All blog content is for information purposes. Any reference to indivisual stocks, indexes, or other securities as well as all graphs and tables are not recommendation but only referenced for illustration purposes.
Like it or not, stocks are volatile. Not just now but often.
There’s no doubt that volatility has picked up meaningfully during the last 6 weeks or so. These more dramatic moves up and down in stock prices can be tough to take for some investors especially, of course, when there are more downs than ups like we’ve had!
The more difficult reality for some investors to accept though is the fact that the last 6 weeks’ ups and downs are actually far closer to normal market behavior than we had become accustomed to. This fact is clearly illustrated in the accompanying graph of the volatility of the S&P 500 from 1950 through today.
Source: www.YahooFinance.com ; Patton analysis
The blue line in the graph is the current volatility of the S&P 500 and the green line represents the average during the entire period. Of course, by definition volatility is above average about ½ the time so it is seldom “average”. Today, on the far right side of the graph, the current volatility level is just slightly above the long-term average.
There have been a handful of spikes in volatility as highlighted on the above graph. When we zoom in on the years of the current bull market that began in March 2009, we can see that we’ve spent a significant amount of that time with below average volatility. In particular, 2017 was about as good as it gets with volatility staying very low for a considerable stretch of time. That wasn’t normal!
We’ve certainly seen more volatility in 2018. Stocks got off to a hot start in January, which was technically volatile but the kind of volatility we all like…UPSIDE volatility! This was then followed by a quick and sharp decline followed then by a period of far below average volatility. At the start of October volatility was back down to about half its average and has since moved higher but now just marginally above average.
The fact is that data suggests that today’s volatility is far closer to normal than what most investors would like to believe. Volatility is the price we must pay to achieve the great long-term returns delivered by stocks. Get used to it again!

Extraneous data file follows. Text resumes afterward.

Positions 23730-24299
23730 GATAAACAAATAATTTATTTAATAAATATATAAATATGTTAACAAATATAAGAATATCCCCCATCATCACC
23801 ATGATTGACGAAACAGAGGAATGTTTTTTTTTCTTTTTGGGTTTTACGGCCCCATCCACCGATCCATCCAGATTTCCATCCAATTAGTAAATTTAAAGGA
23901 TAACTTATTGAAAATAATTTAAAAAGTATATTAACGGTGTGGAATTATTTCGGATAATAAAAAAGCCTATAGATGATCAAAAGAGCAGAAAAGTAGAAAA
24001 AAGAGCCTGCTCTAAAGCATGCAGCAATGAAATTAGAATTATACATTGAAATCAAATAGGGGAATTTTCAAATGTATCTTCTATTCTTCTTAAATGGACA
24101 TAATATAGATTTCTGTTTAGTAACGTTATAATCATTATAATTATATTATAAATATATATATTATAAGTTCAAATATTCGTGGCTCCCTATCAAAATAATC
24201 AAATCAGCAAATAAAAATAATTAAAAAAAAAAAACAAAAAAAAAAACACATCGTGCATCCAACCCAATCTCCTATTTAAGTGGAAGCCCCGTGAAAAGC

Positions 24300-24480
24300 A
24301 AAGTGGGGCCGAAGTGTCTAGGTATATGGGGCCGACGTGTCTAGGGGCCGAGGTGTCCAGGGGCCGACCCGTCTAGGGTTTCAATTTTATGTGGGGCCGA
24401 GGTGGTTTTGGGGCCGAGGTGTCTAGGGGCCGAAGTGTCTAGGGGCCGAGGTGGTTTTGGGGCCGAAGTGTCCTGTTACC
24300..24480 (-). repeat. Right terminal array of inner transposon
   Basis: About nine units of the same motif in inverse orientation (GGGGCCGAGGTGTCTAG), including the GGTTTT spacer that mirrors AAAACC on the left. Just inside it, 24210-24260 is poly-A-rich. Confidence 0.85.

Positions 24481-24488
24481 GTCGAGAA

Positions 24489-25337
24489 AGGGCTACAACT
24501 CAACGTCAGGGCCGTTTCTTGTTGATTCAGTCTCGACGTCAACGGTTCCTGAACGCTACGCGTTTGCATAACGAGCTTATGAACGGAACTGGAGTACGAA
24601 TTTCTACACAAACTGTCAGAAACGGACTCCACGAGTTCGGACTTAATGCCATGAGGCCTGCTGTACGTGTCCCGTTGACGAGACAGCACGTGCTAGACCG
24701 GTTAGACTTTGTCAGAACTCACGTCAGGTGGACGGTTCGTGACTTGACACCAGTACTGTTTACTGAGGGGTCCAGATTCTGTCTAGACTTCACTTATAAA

Some math about volatility
Is a 200 point gain or loss in the Dow Jones Industrial Average normal today? Statistically speaking…yes.
The long-term volatility of the market says that in approximately 1 in every 3 days the Dow will gain or lose more than 220 points (statistically a move of +/- >= 0.89% or more). Furthermore, in 1 in every 20 days there will be a gain or loss of more than 440 points (+/- >= 1.78% or more). What seem to be sometimes be big moves are actually very much to be expected and very normal.
One of the challenges for investors and the reality about this math is that these bigger market moves often come in bunches. That’s the definition of a more volatile market environment. For example, in 2017 when volatility was very low, we would have expected 84 of 251 trading days during the year to have a move greater than +/- 0.89%. But, as the table shows, there were only 12. Compare this then to 2018 when volatility has jumped above average twice, there have been 16 days when the market moved more than +/- 1.78% and statistically we would have expected on 11. Of these 16 bigger moves in 2018, unfortunately 12 were down and only 4 were up. That’s the nature of a market in a correction!
When we talk about such things as average volatility, these averages tend to be based on longer periods of time. Shorter periods of time, sometimes even multiple years in a row, can lead us to believe things are different than they actually have been and likely will continue to be. I think that’s the case for volatility. We have had some long stretches of below average volatility and today we are just returning to something closer to normal.
Stocks are volatile. Expect it. Today’s volatility does not make stocks a bad investment. To minimize some of the volatility investors need to diversify their portfolio into multiple investments that do not always move up and down together such as our Super-Diversification investment strategy.